Lonnie Snowden, the father of CIA whistleblower Edward Snowden, has said the FBI asked him to travel to Moscow and see his son, but adds that he wants more details.
Lonnie Snowden said he had been asked several weeks ago about Edward, who is sought by the US for leaking details of electronic surveillance programmes.
However, Lonnie Snowden wants to know the FBI’s intentions, he told Russian state TV.
Lonnie Snowden said his son would not get a fair trial in America and, if he were in his son’s place, he would stay in Russia.
He described his son as a “true patriot” who had “made America a more democratic country” by revealing secret details of the National Security Agency’s surveillance programmes.
The interview was broadcast live, early in the morning, on the Russia 24 news channel.
Lonnie Snowden spoke English, with a Russian translation.
Edward Snowden has been stuck in transit at a Moscow airport for more than a month as he has no valid travel documents.
“Edward, I hope you are watching this,” Lonnie Snowden said in the interview.
“Your family is well. We love you. We hope you are healthy, we hope you are well, I hope to see you soon, but most of all I want you to be safe. I want you to find a safe haven.”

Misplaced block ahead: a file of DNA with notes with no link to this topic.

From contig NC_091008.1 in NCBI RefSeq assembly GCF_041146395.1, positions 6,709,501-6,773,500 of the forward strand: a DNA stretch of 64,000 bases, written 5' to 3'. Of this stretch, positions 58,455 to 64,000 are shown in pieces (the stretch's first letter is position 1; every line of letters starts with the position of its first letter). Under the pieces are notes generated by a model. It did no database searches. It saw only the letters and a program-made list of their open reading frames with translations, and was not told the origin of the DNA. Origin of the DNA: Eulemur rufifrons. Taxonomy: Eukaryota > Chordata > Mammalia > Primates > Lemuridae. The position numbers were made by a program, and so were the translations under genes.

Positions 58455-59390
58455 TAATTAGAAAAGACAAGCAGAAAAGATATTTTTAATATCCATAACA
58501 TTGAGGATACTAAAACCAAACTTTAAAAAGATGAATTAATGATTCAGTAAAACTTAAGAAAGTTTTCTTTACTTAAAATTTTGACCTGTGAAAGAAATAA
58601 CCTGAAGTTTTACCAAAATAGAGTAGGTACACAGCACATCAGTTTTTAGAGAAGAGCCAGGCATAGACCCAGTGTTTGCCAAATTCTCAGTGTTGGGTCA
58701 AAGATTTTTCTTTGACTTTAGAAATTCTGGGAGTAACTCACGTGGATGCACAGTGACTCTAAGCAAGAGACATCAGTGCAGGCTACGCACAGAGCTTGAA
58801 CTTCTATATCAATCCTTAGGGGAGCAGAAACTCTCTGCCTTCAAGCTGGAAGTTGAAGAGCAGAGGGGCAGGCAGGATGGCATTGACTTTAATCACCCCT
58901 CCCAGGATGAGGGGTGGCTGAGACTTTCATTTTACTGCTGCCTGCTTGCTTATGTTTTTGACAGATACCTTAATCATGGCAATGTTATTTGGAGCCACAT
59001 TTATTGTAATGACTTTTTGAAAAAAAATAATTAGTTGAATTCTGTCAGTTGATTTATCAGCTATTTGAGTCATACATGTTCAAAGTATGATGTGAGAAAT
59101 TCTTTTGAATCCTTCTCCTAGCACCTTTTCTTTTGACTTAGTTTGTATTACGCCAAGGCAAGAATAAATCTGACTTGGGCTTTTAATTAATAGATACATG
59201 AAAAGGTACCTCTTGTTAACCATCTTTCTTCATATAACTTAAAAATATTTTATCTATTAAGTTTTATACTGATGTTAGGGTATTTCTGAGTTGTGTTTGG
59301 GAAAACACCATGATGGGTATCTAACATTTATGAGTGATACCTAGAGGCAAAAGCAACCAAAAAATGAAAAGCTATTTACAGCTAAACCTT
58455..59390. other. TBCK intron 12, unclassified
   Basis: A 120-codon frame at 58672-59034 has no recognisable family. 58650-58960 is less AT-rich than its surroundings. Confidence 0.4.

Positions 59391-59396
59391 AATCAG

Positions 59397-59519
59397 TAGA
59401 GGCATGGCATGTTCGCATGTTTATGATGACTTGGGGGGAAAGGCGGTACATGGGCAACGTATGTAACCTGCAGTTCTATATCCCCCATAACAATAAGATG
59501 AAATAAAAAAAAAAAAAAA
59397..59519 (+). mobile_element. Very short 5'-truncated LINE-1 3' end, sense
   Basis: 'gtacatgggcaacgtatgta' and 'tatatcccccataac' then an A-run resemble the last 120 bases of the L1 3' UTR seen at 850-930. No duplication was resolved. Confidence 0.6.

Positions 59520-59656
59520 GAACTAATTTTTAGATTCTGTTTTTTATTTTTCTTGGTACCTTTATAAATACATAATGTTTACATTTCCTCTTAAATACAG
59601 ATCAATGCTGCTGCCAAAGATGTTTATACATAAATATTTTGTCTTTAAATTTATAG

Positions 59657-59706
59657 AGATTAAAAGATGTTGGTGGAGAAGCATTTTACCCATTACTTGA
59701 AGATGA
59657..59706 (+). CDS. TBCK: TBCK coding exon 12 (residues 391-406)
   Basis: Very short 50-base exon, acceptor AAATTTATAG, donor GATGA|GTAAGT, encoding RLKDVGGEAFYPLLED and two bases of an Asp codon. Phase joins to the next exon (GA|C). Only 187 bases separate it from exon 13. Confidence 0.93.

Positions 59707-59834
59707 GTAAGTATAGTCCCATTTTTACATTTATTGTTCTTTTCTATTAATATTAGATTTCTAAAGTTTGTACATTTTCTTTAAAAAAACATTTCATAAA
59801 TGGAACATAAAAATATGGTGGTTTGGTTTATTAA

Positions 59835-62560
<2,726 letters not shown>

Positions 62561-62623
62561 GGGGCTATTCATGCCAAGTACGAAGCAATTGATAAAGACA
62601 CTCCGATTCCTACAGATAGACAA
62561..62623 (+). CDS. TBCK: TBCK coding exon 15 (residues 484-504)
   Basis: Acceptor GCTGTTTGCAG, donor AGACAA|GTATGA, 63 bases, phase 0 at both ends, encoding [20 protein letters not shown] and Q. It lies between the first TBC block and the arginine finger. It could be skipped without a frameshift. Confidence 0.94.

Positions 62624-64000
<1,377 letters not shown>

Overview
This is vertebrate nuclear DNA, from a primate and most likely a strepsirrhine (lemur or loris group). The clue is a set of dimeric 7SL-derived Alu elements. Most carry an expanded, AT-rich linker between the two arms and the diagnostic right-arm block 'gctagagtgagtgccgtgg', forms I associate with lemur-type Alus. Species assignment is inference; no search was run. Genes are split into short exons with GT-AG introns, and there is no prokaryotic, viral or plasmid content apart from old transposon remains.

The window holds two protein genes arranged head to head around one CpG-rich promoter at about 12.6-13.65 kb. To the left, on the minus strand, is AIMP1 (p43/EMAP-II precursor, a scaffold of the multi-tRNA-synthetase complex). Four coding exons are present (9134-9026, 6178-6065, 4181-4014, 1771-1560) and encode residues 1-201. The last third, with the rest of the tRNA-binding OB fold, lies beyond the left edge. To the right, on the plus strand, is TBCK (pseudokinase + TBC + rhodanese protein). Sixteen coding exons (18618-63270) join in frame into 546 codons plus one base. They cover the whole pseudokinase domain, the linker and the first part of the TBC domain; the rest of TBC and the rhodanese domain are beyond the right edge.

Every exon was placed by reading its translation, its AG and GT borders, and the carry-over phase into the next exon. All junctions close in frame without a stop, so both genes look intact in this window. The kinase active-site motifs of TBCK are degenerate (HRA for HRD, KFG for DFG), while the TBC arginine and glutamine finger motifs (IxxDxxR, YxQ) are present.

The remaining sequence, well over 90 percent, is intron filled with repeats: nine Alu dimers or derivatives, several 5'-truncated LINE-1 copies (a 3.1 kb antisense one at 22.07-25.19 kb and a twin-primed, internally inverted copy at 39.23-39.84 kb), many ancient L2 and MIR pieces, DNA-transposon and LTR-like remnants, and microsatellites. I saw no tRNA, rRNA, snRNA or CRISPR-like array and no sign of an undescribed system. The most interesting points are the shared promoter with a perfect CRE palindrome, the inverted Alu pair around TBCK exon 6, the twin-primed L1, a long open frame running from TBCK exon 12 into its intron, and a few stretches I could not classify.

The fugitive’s father also thanked the Russian authorities for keeping his son safe.
“I also would like to thank President Vladimir Putin and the Russian government for what I believe to be their courage and strength and conviction to keep my son safe,” Lonnie Snowden said.
“Like any mother or father who loves their child, I love my son and I will be forever grateful for what you have done, very much.”
Edward Snowden arrived in Moscow’s Sheremetyevo Airport on June 23 from Hong Kong, where he had made his revelations.
He has requested temporary asylum in Russia, while saying he hopes eventually to go to Latin America.
The Snowden affair has caused diplomatic ructions around the world, upsetting America’s close allies and traditional enemies.
The US Attorney General, Eric Holder, has given Moscow an assurance that Edward Snowden will not face the death penalty if extradited to America, but the Russians say they do not intend handing him over.